Big Data

7 Data Principles To Protect Your Company

Cybersecurity breaches will happen–there are no two ways. The best thing you can do is to put safeguarding measures in place before a data breach, ensuring that all your business data is as protected as possible. 

Companies handle various data, ranging from their files to potentially sensitive consumer data. It’s imperative to keep these data secure, not only for the health of your business but also because it’s a legal requirement in many parts of the world. 

Do companies need a data protection policy?

Depending on location, a business may legally require a data protection policy. However, noncompliance with such laws can result in administrative fines, which all business owners want to avoid. Examples include the EU General Data Protection Regulation (GDPR) and the California Consumer Privacy Act (CCPA).

Even still, data breaches reached a global average cost of $4.24 million in 2021, highlighting the importance of developing a privacy policy. All businesses should be aware of their data, its sensitivity, and who has access to it.

The way people use data is changing, too, which makes a protection policy even more important. For example, companies may need to move data between software applications, localities, and environments as they expand their businesses. Sometimes, companies may store data in different countries, subjecting it to different laws.

In the event of a data transfer to a place outside the specific region, the regulations may still apply. For example, the GDPR governs businesses in the European Union; if they transfer data outside the EU, the GDPR travels with it. Having a policy for your business ensures you can comply with all the regulations you need to.

Data protection policies also ensure that your business only processes the personal data it needs and stores necessary data. They also cover transfers of personal data and ensure the utmost protection in case of movement or a cyber-attack.

What are the 7 principles of data protection?

All companies, including small businesses, should have a data protection policy. The European Commission lists seven principles of data protection regulation in the GDPR. 

They govern things like data access, transparency, security, and collection. Although only some businesses have to be GDPR-compliant, these principles can provide helpful guidelines.

All businesses must comply with these principles if they operate in Europe and deals with European citizens. That said, here are the seven data protection regulations and GDPR guidelines.

1. Lawfulness, fairness, and transparency

A good data center should have a viable reason for data collection and processing. Viable reasons include the following:

  • Fulfilling a contract.
  • Providing a legal obligation.
  • Performing a task in the public interest or because the user has given you consent.

Consent is essential; many companies ask their consumers to agree to the privacy policy.

2. Purpose limitation

When collecting data, you must do so for explicit purposes. For example, you should only collect personally identifiable information if you need it for transactional purposes, and you should communicate this purpose to the customer via a privacy notice. Following that, you cannot use the data for another purpose.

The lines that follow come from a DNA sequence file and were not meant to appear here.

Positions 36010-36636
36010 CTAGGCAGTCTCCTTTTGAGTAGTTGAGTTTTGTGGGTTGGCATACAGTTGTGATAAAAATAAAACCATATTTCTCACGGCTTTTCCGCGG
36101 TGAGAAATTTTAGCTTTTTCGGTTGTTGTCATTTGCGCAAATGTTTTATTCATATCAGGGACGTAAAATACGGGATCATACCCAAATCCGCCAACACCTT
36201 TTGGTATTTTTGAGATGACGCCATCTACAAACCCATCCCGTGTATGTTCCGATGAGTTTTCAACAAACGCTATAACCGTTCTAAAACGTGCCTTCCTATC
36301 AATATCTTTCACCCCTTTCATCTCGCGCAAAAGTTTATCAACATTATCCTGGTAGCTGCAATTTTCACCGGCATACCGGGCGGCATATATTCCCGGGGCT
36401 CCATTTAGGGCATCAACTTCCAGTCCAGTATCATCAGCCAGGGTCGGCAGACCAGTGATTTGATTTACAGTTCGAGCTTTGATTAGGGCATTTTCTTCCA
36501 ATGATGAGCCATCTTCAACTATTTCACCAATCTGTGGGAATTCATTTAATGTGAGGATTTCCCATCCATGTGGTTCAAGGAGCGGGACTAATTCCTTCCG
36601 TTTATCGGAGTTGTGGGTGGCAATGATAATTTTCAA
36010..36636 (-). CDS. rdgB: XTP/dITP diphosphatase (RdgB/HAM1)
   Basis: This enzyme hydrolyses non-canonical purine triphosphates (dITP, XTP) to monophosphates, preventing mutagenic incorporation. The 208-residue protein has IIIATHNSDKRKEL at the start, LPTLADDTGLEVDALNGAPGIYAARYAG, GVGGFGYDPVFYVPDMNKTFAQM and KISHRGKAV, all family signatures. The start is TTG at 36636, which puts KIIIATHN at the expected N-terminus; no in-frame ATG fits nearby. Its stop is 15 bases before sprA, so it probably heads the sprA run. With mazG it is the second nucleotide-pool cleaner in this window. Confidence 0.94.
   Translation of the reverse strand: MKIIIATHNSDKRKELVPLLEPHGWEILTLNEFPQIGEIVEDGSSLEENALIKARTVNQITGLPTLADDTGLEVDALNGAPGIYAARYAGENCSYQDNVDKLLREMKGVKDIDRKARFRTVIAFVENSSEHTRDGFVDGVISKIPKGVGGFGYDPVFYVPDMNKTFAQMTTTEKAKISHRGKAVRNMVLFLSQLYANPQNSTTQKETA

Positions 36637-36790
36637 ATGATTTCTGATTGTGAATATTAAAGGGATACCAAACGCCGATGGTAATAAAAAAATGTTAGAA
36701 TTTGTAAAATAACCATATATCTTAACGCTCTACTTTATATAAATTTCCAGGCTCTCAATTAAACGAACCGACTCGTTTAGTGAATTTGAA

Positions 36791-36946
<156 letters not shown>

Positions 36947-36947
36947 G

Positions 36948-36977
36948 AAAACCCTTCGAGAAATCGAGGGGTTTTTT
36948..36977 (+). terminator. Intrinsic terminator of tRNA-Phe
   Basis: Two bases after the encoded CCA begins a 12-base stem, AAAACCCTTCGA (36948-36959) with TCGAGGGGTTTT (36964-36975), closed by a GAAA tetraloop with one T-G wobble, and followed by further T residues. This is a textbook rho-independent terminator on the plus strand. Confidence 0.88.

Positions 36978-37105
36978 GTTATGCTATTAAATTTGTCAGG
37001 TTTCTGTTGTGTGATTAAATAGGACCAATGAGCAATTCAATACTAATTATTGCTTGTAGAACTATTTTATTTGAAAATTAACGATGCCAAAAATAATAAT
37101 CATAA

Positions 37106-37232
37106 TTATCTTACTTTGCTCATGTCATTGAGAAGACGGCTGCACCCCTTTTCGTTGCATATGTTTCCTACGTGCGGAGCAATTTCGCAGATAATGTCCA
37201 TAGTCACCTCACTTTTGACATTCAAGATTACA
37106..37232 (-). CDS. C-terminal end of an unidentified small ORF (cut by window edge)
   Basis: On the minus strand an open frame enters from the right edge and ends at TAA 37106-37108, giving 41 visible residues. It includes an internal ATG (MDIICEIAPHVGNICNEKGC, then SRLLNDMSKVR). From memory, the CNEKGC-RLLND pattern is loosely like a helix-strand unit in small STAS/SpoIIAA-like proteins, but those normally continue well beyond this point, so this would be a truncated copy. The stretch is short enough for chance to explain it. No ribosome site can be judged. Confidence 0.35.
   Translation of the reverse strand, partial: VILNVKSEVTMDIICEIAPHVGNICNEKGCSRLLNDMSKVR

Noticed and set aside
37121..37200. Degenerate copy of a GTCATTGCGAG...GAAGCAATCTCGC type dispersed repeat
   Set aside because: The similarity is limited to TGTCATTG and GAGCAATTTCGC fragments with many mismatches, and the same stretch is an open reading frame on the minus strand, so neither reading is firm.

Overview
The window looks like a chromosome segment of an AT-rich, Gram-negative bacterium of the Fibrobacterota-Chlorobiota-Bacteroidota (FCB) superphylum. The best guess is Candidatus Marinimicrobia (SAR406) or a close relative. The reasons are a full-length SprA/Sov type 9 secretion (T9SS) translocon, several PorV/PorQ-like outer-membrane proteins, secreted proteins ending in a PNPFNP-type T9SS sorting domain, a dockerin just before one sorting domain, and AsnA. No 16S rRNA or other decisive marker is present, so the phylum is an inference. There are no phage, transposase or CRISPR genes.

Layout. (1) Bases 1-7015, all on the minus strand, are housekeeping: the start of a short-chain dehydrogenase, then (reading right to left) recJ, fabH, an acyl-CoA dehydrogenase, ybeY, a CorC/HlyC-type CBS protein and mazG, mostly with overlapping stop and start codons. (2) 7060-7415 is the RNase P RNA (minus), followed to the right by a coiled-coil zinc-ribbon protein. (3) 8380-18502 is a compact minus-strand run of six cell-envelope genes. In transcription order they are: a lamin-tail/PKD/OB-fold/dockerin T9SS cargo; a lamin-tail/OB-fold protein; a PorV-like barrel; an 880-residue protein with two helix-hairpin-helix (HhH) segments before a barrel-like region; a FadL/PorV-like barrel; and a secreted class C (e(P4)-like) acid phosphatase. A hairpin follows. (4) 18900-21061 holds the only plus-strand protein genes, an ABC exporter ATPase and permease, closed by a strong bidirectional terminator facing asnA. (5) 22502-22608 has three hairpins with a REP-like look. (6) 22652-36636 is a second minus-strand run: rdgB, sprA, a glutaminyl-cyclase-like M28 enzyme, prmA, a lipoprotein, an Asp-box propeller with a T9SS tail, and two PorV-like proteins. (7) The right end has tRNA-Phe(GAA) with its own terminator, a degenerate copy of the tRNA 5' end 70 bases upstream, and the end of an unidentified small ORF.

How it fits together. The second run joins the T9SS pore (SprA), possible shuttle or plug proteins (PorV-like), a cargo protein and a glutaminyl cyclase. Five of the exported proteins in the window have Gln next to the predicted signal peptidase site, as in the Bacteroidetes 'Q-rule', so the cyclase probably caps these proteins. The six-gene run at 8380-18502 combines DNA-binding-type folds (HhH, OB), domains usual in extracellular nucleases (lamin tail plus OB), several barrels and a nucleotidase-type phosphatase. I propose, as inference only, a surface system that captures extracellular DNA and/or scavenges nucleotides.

For this, you need to conduct data classification, knowing what data you need, possess, and what your company will use it for.

3. Data minimization

Similarly, you should collect only the most minor data you need for relevant purposes. For example, if you are building a mailing list for email marketing, you only need to ask for the subscriber’s name and email address; requesting a home address is irrelevant.

This can help with your company’s data processing by removing irrelevant categories. It also protects the customer.

4. Accuracy

All information you have on a data subject should be accurate and up-to-date. It’s necessary to have frequent audits that check the quality of the data stored.

5. Storage limitation

The processing of personal information sometimes has a time constraint. Particularly with sensitive information, keeping data on file may only be necessary for a while. However, the GDPR stipulates that you must justify the time length you intend to store user data, so eventually, you should anonymize data that is not actively in use.

6. Security

The GDPR outlines an ‘integrity and confidentiality principle, a call for security. Therefore, it’s vital to have solid security measures in place to prevent data loss and theft and use a reliable data center. 

Data is stolen all the time, so companies should make every effort to protect against it. Data encryption keeps consumers’ personal information safe, but businesses should consider physical data loss prevention methods. Another option is to use a private data center, but be aware that there is a big difference between the security levels of public and private cloud-based data centers

It’s essential to cover all the bases and protect information throughout the entire data lifecycle of processing activities; from collecting data to its deletion, it is the company’s responsibility to maintain consumer privacy.

7. Accountability

A company can claim to have all the relevant security practices in place without actually doing so. Avoiding data protection puts consumers at risk of data loss, and the company still can claim they were doing everything right. It’s necessary to keep records of processing activities to prove that everything was policy compliant.

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